Production, Spending Figures Reported
Two major USDA reports have been released in the past week by the National Agricultural Statistics Service (NASS): today's Crop Production report and last Thursday's Farm Production Expenditures document. Will you be surprised?
August 12, 2008
Two major USDA reports have been released in the past week by the National Agricultural Statistics Service (NASS): today’s Crop Production report and last Thursday’s Farm Production Expenditures document. Will you be surprised?
- Corn, Soybean Crops Robust Despite Floods
Despite June’s severe flooding in the Midwest, U.S. growers are on pace to produce the second largest corn crop and fourth largest soybean crop in history, according to the Crop Production report released today by USDA’s NASS.
Corn production is forecast at 12.3 billion bushels, down 6 percent from last year’s record, but up 17 percent from 2006. Based on conditions as of Aug. 1, corn yields are expected to average 155 bushels per acre, up 3.9 bushels from last year. If realized, this would be the second highest corn yield on record, behind 2004. Growers are expected to harvest 79.3 million acres of corn for grain, down 8 percent from last year.
Soybean production is forecast at 2.97 billion bushels, up 15 percent from last year but down 7 percent from the 2006 record. Yields are expected to average 40.5 bushels per acre, down 0.7 bushels from 2007, while harvested area is expected to be 17 percent higher than in 2007.
The same is cannot be said for cotton. All cotton production is forecast at 13.8 million bales, down 28 percent from last year. Yield is expected to average 842 pounds per acre, down 37 pounds from last year’s record. Producers expect to harvest 7.85 million acres of all cotton, the lowest harvested area since 1983, and 25 percent less than last year.
The August Crop Production report contains NASS’s first estimates of yield and production for corn, soybeans and other spring-planted row crops. To help ensure that these estimates were based on the best information available, NASS supplemented its standard data collection activities in order to account for the impact of the June flooding in the Midwest. NASS personnel re-interviewed approximately 9,000 farmers in flood-affected areas who had previously reported their planted acreage to the agency in early June. Additionally, NASS increased the number of corn and soybean fields selected for objective field measurements in the flood-affected areas and also increased the sample size for the Agricultural Yield Survey, through which farmers report expected crop yields.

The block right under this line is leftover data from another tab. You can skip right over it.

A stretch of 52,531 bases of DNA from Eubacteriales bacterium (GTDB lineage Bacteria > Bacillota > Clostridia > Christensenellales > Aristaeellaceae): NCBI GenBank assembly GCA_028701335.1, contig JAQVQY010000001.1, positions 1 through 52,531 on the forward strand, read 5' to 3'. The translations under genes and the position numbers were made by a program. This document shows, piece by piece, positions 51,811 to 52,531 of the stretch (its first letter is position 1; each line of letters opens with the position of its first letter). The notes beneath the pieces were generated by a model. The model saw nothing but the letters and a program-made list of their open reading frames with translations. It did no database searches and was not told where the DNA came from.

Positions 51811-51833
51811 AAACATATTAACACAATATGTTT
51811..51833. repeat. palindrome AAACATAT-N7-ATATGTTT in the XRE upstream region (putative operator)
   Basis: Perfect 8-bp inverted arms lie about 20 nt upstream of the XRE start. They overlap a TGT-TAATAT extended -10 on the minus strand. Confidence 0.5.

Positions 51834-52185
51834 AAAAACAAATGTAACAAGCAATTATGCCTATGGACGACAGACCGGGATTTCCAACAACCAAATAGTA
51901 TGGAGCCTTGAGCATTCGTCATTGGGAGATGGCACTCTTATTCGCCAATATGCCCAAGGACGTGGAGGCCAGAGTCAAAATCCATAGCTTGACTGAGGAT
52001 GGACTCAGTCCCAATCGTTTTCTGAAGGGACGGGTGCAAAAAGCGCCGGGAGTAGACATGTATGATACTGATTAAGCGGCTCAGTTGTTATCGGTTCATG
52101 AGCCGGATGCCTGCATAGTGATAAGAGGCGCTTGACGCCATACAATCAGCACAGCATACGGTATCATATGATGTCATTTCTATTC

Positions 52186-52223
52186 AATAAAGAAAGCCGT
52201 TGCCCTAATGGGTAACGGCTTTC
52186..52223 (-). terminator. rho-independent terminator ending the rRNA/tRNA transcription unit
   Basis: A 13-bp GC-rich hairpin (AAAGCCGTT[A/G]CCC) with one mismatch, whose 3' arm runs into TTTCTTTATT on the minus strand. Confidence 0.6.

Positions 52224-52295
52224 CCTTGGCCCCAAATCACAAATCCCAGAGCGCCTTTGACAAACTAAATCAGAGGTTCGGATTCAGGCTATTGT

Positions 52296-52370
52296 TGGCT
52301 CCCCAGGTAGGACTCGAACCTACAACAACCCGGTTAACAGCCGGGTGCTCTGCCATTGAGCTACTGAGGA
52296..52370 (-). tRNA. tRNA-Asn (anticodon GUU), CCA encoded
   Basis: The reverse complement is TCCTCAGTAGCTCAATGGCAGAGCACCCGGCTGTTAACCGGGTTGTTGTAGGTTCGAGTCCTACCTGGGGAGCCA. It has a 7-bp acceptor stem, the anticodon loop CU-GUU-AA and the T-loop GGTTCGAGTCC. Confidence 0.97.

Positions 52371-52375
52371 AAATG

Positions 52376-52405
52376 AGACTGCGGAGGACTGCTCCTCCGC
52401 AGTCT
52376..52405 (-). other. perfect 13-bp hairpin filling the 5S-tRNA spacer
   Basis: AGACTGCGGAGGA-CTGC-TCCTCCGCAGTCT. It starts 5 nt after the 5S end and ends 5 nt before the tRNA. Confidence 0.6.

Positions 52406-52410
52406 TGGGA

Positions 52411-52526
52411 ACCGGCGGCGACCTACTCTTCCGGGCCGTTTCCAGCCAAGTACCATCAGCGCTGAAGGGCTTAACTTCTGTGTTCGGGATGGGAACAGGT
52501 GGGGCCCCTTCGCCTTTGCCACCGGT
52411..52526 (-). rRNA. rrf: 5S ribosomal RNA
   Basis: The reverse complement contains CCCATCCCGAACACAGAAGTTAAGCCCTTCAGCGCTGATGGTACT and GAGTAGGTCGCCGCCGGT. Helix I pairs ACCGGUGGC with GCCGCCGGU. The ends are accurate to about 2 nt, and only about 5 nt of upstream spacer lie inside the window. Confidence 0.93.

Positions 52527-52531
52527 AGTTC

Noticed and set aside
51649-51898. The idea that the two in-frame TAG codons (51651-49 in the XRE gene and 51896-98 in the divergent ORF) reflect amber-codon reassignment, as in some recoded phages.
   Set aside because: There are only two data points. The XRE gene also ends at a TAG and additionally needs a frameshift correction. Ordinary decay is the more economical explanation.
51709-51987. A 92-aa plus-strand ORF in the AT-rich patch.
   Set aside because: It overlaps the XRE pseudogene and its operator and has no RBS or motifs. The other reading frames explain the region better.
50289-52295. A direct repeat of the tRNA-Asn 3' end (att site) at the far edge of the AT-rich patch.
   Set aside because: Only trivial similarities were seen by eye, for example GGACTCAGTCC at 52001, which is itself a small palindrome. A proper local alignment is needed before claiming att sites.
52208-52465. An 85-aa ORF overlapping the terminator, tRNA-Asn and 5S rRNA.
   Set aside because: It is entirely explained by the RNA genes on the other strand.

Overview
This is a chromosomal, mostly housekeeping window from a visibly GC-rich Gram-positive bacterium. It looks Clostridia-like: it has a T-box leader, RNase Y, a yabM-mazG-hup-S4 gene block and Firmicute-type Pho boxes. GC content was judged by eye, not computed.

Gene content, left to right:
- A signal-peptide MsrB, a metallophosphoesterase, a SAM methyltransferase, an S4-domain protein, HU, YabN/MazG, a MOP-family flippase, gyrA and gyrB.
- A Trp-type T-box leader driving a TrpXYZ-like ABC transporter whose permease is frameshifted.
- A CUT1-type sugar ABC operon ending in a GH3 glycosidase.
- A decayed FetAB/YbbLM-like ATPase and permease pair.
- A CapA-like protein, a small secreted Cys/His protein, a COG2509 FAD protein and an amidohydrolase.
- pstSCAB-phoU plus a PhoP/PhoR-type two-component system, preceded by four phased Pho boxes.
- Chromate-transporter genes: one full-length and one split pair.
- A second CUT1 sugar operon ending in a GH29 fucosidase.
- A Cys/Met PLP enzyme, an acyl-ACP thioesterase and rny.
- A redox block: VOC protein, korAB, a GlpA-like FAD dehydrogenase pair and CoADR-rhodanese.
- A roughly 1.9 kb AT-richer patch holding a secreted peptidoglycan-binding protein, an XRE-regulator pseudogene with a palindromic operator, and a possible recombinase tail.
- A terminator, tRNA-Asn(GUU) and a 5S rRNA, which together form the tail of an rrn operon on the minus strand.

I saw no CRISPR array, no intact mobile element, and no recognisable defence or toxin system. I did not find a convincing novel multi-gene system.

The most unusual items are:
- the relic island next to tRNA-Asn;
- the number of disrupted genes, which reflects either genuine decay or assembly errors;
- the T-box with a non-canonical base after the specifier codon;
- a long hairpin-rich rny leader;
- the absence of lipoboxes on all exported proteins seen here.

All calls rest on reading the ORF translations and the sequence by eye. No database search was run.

The Crop Production report is published monthly and is available online at www.nass.usda.gov.
- Growers’ Cost of Business Way Up
USDA’s newest expenditure report confirms what you and your grower-customers already know.
The rising cost of fuel and other products helped drive U.S. farm production expenditures to a record $260 billion in 2007, according to the Farm Production Expenditures 2007 summary released Aug. 7 by USDA’s NASS. Total U.S. farm production expenditures rose 9.3 percent from 2006 and nearly 30 percent from five years ago.
Increasing petroleum costs meant growers not only paid more for fuel, but also for fertilizer products, chemicals, and transportation services. Indirectly, fuel prices and the growth in ethanol production also led to higher crop prices, resulting in increased cost for livestock feed.
The NASS report shows that the average production expenditures per farm increased 10 percent nationwide, from $114,186 in 2006 to $125,648 in 2007. On average, U.S. farm expenditures for fertilizer, lime, and soil jumped 26 percent to $8,070; feed costs rose 22 percent to $18,412; fuel costs increased by 15 percent to $6,137; and agricultural chemicals climbed 12 percent to $4,832.
In total, U.S. producers spent $12.7 billion on fuel, including $7.71 billion for diesel, up 15 percent; $2.74 billion for gasoline, up 16 percent; $1.5 billion for LP gas, up 17 percent; and $750 million for other fuels, up 4.2 percent.
The Farm Production Expenditures summary provides the official estimates for production input costs on U.S. agricultural operations. These estimates are based on the results of the nationwide Agricultural Resource Management Survey conducted annually by NASS. The Farm Production Expenditures summary and all NASS reports are available online at www.nass.usda.gov.